When it comes to PC hardware, Microsoft has always tried to do something different. The Surface and Surface Pro helped popularize the idea of hybrid laptops that could also be used as tablets. The Surface Book took that idea a step further with a bigger screen, a unique hinge and more powerful hardware. But with the Surface Laptop, which was leaked last night and officially announced this morning, it's almost as if Microsoft is going back to basics. It's basically a straightforward notebook, albeit one with the Microsoft's slick Surface aesthetic.
Most importantly, it's the flagship device for Windows 10 S, Microsoft's new streamlined OS targeted at the education market. Similar to ChromeOS, it's meant mainly for web apps and software from the Microsoft Store, with an emphasis on security and battery life. You can also upgrade the Surface Laptop to Windows 10 Pro from the Windows Store. That'll be free for the rest of the year, but Microsoft will start charging $49 for the upgrade afterwards. That's a bit clunky, but it makes Windows 10 S much more flexible than the ill-fated Windows RT operating system that debuted on the original Surface.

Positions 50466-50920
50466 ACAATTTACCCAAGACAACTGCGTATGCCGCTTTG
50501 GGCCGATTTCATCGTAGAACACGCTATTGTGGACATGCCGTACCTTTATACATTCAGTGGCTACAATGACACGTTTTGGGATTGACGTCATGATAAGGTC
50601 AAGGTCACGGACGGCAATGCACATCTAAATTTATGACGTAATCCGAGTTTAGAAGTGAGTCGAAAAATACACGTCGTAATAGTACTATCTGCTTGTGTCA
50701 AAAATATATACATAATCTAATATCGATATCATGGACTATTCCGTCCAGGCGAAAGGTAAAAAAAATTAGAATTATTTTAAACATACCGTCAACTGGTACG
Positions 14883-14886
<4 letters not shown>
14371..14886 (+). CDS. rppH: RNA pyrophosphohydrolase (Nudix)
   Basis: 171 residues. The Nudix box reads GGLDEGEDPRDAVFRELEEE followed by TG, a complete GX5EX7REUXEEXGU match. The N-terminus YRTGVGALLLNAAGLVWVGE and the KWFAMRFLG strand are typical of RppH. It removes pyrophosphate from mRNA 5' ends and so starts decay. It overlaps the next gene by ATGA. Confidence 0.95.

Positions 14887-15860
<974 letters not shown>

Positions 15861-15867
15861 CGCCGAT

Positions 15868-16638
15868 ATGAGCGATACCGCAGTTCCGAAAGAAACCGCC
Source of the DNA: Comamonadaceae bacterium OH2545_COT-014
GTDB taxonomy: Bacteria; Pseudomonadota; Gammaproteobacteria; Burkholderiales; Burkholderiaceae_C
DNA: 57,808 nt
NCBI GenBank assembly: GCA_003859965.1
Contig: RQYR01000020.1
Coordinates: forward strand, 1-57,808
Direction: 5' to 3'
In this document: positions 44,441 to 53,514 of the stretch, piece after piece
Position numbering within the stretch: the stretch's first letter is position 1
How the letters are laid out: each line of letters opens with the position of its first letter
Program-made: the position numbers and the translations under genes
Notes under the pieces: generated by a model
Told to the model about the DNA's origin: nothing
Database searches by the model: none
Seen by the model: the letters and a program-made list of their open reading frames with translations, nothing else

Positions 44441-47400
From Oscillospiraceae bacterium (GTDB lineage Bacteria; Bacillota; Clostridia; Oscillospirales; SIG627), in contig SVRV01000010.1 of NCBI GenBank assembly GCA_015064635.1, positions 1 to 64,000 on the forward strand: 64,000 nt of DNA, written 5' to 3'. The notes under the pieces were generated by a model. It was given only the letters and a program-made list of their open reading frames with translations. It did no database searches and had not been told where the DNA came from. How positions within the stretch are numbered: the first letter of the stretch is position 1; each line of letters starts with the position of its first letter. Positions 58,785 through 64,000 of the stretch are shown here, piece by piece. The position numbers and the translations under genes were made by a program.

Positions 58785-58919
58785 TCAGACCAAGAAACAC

The Surface Laptop includes a 13.5-inch PixelSense touchscreen (Microsoft's branding for its unique display technology) and a keyboard draped in Alcantara, a smooth cloth-like material. It's powered by Intel's most recent Core i5 and Core i7 CPUs, and it can pack in an SSD up to 1TB (that's notably integrated directly onto the motherboard).
Microsoft's Surface head, Panos Panay, claims the Core i5 Surface Laptop is 50 percent faster than the Core i7 MacBook Air, while also being lighter. You can also expect up to 14.5 hours of battery life, thanks to Windows 10 S's battery savings and more efficient hardware. One thing you won't see on the Surface Laptop: Speaker holes or grills. Microsoft managed to fit the speakers behind the keys, which Panay claims delivers a more enveloping sound.
The Surface Laptop will be available on June 15th starting at $999 for the Core i5 model.